A Guide to Fire Hose Couplings and Threading

Fire Hose Couplings

Quick question: Do you know the differences between NH (NST), NPT and NPSH (IPT) when it comes to fire hose threading? If you aren’t familiar with fire hose couplings and threading, these questions can be pretty confusing.

And not understanding these differences can lead to mismatched parts, which leads to loss of money and time, not to mention plenty of frustration.

The truth is, many factors go into matching the correct fire hose devices together. And we’re here to clear up some of the mystery and give you some great resources to keep handy for when you do need to purchase and match the right products.

Defining Couplings and Threading

First, a hose coupling is simply a connector located on the end of a hose. It couples, or connects, with a hose, tap or water source and is typically made of brass, stainless steel or aluminum.

The key characteristics to understand with regard to proper thread attachment are size (3/4” to 6”), thread standard and gender — male coupling has threads on the outside, female coupling has threads on the inside. Some couplings are “sexless”: Storz, for example, is a quarter-turn quick connection.

The easiest way to identify what type of thread you need is by looking at the couplings on the hose you want to replace. There should be a stamp with the initials of the thread type. A water source fitting/adapter may also have the stamp. If you’re checking what to use on a fire hydrant, call the local fire department.

If there’s no stamp available, you can carefully count the threads per inch and measure the outside diameter of the male coupling; however, this can be a very tricky procedure.

Threading Alphabet Soup

What are the initials you should be using to identify the proper threading? There are many threads out there, but three are primarily used: NH or NST, NPT, and NPSH or IPT.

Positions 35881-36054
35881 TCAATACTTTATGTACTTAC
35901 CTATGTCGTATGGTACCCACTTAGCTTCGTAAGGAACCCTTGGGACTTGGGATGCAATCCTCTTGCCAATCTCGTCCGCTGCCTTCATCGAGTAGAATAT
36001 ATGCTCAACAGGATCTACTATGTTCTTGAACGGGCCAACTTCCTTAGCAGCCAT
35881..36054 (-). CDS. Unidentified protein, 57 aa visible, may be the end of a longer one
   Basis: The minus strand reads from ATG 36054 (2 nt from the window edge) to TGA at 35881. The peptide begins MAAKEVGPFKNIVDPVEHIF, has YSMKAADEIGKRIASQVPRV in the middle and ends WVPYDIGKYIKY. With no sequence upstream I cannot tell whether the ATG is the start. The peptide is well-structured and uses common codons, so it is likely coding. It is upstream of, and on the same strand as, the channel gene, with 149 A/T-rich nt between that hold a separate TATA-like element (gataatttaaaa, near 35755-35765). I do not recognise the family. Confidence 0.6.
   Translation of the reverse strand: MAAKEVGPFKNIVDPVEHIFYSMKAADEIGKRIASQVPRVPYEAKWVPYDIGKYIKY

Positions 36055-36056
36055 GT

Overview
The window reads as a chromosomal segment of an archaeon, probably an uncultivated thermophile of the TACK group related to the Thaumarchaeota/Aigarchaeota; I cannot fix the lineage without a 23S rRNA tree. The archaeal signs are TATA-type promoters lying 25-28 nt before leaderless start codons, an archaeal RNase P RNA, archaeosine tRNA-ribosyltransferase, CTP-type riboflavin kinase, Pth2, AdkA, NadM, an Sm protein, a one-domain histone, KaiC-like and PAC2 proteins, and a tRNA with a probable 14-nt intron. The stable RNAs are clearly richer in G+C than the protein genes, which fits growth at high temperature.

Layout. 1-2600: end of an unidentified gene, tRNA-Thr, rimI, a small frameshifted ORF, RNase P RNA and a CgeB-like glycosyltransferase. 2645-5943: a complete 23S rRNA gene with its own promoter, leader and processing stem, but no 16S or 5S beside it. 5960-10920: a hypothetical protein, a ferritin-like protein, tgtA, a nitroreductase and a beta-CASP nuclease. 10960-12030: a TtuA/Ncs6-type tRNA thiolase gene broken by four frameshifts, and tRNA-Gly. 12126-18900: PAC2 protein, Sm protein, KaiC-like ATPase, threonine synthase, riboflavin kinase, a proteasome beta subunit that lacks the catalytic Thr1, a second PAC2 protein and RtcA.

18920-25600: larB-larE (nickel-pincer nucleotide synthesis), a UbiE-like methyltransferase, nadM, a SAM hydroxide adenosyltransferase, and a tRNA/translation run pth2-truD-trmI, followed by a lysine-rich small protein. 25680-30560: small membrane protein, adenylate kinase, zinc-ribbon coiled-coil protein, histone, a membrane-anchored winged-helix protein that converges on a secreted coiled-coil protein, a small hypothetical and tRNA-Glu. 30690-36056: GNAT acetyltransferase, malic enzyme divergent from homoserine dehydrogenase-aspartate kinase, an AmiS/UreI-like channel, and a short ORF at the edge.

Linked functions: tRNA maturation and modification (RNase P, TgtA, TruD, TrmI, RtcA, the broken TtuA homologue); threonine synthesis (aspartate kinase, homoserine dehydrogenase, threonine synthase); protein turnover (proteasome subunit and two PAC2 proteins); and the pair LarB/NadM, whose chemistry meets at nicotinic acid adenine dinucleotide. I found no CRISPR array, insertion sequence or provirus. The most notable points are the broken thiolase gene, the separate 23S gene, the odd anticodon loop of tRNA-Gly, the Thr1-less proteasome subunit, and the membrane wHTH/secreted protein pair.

NH stands for National Hose and NST stands for National Standard Thread. This is often referred to as “fire hose thread” because fire departments use it the most. It’s popular on many fire hydrants and accessories.

Compatibility: Male NH/NST to Female NH/NST; Female NH/NST to Male NH/NST. Because these are not compatible with other thread types, adapters are used to connect the different types of couplings.

NPT stands for National Pipe Tapered and is mostly used in plumbing and industrial. It’s recommended to use plumber’s tape or thread-sealing paste.

Compatibility: Male NPT to Female NPT, NPTF, NPSM, NPSH; or Female NPT to Male NPT or NPTF.

NPSH or IPT refers to National Pipe Straight Hose or Iron Pipe Thread. NPSH is a straight thread and is popular on low-pressure water suction and discharge hose couplings.

Compatibility: Male NPSH to Female NPSH, NPSM or Female NPSH or Male NPSH, NPT, NPTF and NPSM.

Knowing what goes into fire hose threading and coupling might seem confusing at first, but knowing the basics and having some solid resources at your disposal takes the guesswork out of the process. For more information, check out One Stop Fire Products’ Thread Standards chart.

About The Author: Keith Eriksen

Keith has been the president of Rawhide Fire Hose for nearly 20 years. He is a member of the Wooster Township Fire Department and serves with the Wayne County Underwater Search and Rescue unit. He has extensive knowledge of valves and hydraulics from years of experience in the oil and natural gas production business.In addition to being an avid scuba diver with master diver endorsements he is also an instrument rated private pilot, certified for high performance and complex aircraft.He enjoys landscape and gardening work, gourmet cooking, spending time with his (grown) children and traveling with his wife, Vicki.

3 Responses to A Guide to Fire Hose Couplings and Threading

    • Jaya

      I thank you for reading and commenting on our post. There will be more information about fire hoses and related items in the future. If there is something of importance to you that you would like for us to post about, please let us know.

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